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With more rules than a Buckingham Palace Tea Party, only first-time winners are allowed to remove it from club grounds and then only for the first 12 months. After a year, each jacket is kept permanently in the Champions Locker room and only worn during Masters Week, strictly within the confines of Augusta National. In a recent change, however, winners are now presented with a replica jacket they may keep.
Considering its vaunted reputation, you might imagine that modern-day Green Jackets are Armani-made and fitted with diamond-studded, gold buttons. But you would be wrong. Supplied in the main by the Hamilton Tailoring Company of Cincinnati since 1967 each single-breasted, center-vented blazer costs the remarkably modest sum of just $250.
Cut and stitched in Dublin, Georgia by Victor Forstmann Inc. each one is still made from a school uniform mix of wool and polyester. Lined with sheer Bemberg rayon, the buttons – three for each cuff and three larger ones on the actual jacket – are made of polished brass by Waterbury Companies Inc. of Connecticut.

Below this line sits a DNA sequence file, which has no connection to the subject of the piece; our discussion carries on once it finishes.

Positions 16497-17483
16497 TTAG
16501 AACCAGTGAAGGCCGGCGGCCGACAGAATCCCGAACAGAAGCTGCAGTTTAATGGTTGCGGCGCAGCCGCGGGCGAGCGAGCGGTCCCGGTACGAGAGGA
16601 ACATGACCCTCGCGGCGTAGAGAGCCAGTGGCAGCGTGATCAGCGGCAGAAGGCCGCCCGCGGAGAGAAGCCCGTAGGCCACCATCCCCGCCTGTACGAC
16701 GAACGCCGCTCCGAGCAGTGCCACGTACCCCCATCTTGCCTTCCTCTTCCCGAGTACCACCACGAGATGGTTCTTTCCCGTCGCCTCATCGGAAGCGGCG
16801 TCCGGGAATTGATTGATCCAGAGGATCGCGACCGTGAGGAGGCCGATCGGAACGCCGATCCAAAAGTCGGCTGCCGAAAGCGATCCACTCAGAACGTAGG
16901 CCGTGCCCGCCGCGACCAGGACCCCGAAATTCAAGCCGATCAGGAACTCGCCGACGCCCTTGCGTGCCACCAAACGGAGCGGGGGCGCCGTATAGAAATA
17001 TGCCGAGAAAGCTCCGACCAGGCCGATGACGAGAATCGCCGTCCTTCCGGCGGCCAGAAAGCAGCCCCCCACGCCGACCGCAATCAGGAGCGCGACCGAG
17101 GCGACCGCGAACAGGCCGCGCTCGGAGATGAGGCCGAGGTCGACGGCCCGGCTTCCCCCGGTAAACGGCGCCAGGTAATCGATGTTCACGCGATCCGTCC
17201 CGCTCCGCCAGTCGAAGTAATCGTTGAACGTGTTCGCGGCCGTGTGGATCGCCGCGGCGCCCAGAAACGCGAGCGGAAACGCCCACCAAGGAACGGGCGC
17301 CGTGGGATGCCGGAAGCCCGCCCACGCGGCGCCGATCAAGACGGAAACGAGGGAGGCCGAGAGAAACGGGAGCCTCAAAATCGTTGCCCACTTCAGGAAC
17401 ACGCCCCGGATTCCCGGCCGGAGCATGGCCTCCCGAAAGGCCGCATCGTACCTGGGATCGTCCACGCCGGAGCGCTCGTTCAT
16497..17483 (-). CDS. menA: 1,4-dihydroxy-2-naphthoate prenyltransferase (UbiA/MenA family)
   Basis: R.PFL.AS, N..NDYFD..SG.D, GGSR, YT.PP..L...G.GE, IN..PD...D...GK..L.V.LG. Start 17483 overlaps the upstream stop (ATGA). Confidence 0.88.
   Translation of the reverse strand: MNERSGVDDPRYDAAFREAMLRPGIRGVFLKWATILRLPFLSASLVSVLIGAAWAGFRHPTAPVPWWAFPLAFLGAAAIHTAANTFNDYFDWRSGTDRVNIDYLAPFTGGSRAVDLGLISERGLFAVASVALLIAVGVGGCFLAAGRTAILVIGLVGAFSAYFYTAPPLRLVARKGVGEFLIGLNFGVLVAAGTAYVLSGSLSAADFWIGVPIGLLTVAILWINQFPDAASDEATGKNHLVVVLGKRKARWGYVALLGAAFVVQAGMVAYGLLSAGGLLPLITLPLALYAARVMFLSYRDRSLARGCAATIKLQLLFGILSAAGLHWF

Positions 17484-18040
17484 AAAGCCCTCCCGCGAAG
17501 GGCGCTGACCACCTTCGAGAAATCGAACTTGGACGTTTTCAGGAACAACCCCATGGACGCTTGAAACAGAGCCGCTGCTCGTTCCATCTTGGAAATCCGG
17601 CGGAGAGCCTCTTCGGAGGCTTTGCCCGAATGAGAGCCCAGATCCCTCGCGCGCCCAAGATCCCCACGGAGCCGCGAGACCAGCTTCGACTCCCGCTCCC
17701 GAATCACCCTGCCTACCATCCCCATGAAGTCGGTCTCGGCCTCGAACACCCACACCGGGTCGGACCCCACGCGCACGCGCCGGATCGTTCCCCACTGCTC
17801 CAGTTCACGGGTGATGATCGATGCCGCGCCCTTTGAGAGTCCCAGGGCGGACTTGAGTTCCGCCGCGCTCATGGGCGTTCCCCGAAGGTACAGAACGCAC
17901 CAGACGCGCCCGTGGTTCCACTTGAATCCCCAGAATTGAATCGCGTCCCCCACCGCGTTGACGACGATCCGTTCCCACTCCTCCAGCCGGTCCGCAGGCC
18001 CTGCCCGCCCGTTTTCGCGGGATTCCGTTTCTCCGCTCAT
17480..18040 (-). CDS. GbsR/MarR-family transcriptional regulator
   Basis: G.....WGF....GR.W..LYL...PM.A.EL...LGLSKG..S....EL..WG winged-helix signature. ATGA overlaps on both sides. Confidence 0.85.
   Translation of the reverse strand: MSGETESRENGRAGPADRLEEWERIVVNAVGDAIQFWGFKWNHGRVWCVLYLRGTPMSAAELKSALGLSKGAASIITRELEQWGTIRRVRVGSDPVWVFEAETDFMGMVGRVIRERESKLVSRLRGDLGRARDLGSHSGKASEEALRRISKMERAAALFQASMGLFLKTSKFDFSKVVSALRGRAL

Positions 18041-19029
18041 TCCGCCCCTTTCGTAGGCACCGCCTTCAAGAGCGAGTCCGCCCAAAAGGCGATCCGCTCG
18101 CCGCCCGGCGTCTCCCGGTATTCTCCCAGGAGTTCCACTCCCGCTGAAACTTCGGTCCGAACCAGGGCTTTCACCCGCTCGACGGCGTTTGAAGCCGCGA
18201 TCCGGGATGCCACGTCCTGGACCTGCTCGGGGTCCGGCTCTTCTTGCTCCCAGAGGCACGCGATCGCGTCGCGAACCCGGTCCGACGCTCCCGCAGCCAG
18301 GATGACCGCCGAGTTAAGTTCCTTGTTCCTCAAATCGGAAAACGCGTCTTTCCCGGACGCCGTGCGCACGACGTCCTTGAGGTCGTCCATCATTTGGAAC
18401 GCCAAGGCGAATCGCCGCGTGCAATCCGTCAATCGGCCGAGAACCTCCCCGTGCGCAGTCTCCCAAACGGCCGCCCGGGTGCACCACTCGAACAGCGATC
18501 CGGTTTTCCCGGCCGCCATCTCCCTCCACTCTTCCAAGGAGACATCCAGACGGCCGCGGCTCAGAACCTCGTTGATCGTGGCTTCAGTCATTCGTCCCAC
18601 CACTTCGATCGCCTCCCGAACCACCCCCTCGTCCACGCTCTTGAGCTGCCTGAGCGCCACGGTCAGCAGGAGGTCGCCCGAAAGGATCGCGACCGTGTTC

Bearing the celebrated Augusta National logo, they match the one stitched onto the left-hand breast pocket before each jacket is finally delivered. As for the distinctive green color, it is somewhat unromantically listed as: ‘Pantone 342’.
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For a long time, every new jacket had been cut from a single 500-yard roll of wool purchased back in 1990 by Ed Heimann, Chairman of Hamilton Tailoring. Estimated to make 200 jackets, the admission of female members in 2012 made a reorder necessary.
The question whether or not the first female members received a more feminine cut was met with a polite but firm, “No comment!” from Hamilton Tailoring – the same answer given by a Club spokesman when asked to confirm all the previous manufacturing details.
Perhaps the best-known “guideline infringement” involved three-time Masters champion Sir Nick Faldo who wore his during a number of high-profile TV chat show interviews after his first win in 1989. This was frowned upon but at least Faldo promised to bring his jacket back, unlike Seve Ballesteros, who flatly refused to return his in 2002 when asked by Chairman, Hootie Johnson.